A week to go. A
What a strange limbo this is.
I went out to buy fruit the other day, paused at the end of the driveway, sighed, and turned left instead of right.
What a coward. Instead of heading to my favourite little fruit shack up the road, I went to the big, bland, unfriendly place down the road, spoke to no one and slunk back home with my inferior produce.
It’s so stupid to be avoiding the Raspberry Man who I have enjoyed talking with so much over the last 18 months.
Today I realised why I’ve been doing it. The business of
leaving is messing up the business of living. Continue reading
We used to be quite good at bartering.
In the markets and bazaars of South East Asia, Egypt and Turkey back in the day, things always went well if you took your time, showed respect and laughed a lot.
That was before Sabbatical Man and I had three lovely assistants: one small, one medium and one large.
The fruit and vegetable man showed me a little box of raspberries and slipped it in with my shopping.
Un petit cadeau [a little gift],” he said with a quick smile – turning back to the till to finish tallying up.
It’s nothing special for Monsieur C to give away his raspberries.
But the first time he gave
me raspberries I felt like he had picked me up and plonked me down into sunlight.
Bam. You, madam, are a customer. Welcome to the neighbourhood.
One of the least beautiful places in France: a Prefecture waiting room
“Non, non,” the Immigration Overlord warned, eyes widening as I began to stack up folders of paperwork in front of her.
Slap. Slap. Slap. Slap. Slap. One pile for each member of the family.
Non, non, non, non, non.”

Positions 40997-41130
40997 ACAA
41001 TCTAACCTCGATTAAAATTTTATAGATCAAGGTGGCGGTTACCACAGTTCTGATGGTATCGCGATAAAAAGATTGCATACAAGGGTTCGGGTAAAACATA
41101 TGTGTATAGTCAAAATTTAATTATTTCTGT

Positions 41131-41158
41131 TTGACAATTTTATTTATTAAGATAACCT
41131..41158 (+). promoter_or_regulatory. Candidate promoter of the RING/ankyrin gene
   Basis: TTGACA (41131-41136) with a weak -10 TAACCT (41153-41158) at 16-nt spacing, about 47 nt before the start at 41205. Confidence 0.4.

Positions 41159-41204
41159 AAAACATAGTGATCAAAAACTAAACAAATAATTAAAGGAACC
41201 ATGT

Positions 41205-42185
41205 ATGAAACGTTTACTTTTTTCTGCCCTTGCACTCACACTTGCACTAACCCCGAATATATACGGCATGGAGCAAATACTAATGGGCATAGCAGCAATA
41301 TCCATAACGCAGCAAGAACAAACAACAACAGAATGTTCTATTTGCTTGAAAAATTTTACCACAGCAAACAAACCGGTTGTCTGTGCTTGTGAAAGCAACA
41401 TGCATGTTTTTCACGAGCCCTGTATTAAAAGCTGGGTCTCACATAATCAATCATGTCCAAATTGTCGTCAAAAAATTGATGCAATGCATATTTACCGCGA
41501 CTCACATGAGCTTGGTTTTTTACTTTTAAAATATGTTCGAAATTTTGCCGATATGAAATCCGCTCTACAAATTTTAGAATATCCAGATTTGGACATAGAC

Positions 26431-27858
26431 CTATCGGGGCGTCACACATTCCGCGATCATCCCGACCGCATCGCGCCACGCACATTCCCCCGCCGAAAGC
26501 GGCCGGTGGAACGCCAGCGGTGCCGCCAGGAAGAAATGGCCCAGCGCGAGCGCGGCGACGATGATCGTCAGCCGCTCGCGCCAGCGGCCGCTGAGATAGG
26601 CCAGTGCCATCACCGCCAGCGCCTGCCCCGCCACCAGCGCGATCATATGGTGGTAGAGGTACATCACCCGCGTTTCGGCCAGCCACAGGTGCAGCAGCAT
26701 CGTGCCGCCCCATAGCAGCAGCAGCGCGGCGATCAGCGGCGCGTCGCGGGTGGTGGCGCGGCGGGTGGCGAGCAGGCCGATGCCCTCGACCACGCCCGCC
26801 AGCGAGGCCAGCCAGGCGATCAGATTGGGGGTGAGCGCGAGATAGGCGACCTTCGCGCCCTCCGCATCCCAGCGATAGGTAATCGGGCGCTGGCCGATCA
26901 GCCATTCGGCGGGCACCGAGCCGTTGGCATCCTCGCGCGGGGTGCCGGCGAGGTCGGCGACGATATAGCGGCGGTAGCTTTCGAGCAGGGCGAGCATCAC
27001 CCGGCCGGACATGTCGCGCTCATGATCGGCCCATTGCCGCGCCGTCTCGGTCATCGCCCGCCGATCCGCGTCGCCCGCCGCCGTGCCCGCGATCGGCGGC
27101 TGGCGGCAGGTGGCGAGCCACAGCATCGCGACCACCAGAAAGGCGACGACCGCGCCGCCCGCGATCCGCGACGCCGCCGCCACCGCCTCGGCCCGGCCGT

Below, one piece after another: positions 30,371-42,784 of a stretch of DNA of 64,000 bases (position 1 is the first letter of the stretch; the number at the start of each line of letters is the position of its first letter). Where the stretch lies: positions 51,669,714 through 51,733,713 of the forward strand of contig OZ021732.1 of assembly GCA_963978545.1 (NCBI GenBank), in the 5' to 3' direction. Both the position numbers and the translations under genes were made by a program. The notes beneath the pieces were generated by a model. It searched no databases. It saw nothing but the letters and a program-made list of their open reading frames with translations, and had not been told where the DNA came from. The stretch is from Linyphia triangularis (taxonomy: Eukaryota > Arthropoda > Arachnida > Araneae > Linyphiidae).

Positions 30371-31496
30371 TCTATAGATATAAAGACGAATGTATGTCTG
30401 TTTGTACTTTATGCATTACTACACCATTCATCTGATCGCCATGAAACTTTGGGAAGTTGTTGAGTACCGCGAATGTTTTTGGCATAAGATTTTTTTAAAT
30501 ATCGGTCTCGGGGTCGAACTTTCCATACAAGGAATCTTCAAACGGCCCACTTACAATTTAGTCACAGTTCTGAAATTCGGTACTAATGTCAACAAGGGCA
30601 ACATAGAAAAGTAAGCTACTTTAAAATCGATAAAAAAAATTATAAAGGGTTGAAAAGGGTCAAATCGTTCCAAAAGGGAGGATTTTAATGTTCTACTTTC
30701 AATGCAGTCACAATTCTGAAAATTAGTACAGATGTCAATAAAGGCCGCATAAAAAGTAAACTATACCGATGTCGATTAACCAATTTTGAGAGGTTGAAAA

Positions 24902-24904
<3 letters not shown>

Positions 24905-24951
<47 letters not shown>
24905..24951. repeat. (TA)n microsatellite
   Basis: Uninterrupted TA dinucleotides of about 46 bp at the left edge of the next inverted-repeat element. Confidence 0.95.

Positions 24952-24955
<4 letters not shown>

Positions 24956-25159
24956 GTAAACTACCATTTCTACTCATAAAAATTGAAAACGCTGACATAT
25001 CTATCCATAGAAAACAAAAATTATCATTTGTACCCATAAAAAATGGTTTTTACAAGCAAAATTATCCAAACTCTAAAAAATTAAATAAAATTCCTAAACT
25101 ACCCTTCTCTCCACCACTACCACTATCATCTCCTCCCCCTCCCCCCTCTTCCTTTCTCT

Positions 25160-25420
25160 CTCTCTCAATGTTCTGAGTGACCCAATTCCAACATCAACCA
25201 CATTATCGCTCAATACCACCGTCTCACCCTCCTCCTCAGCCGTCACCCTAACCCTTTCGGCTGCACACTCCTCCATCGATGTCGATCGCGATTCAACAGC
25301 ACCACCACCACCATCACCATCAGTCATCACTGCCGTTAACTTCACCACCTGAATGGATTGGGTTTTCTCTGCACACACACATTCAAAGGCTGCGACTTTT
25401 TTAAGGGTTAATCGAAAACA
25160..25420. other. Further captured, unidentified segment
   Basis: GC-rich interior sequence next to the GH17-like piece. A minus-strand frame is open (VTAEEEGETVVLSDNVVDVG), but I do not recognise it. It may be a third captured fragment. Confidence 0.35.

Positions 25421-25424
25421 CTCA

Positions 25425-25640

Her palms flew up and her head shook from side to side as she took in the volume of work I was dumping on her desk.
Oh là là ! What is all this? It’s for a carte de sejour renewal? But it’s too many papers!”
She prodded my impeccably collated, impossibly complicated application documents as if they were coated in anthrax.
This was not starting well.
It’s exactly one year since we left New Zealand on this big adventure.
Tomorrow we celebrate by heading to the local prefecture to see about extending our visitors’ visas.
Working through the bureaucracy will be an exercise in masochism.
France has seduced us with her wit, charm and good looks – and now that we’re gagging for more, the old madame is going to make us pay.
The girlfriends are coming.
They’ve got leave passes from real life to sneak over to the other side of the world for a couple of weeks.
An itinerary seems in order but I don’t want to be bossy, so I’m working on a pick’n’mix.
Sometimes it rains.
Sometimes there is work to be done.
Sometimes there is traffic.
Sometimes the food is average.
Face down in the white, skis at odds, snowflakes up my left nostril, I practiced mindfulness and observed silence.
The silence of the mountains.
The silence of a metre of fresh snow.
The silence of The Instructor, a relentlessly positive man, finally lost for words.
Clarity came at last.
Skiing is suicide and I am not ready to die.
“No backups for 277 days.”
That’s what the laptop tells me today (although I
am backing up – just not to the hard drive in New Zealand that my homesick laptop prefers).
Two hundred and seventy seven
Each day a new number that looks a lot closer to 365 than it did five minutes ago when the entire year stretched out before us.
Our year in France is evaporating – one bland, un-ignorable, inaccurate Apple warning at a time.
Camera too small, landscape too big.
I was struggling with this problem yet again in Iceland, on the side of an enormous glacier, when an Australian approached.
We exchanged adjectives and smiled at the view.
“Still,” he said. “It must be just like home for you here.”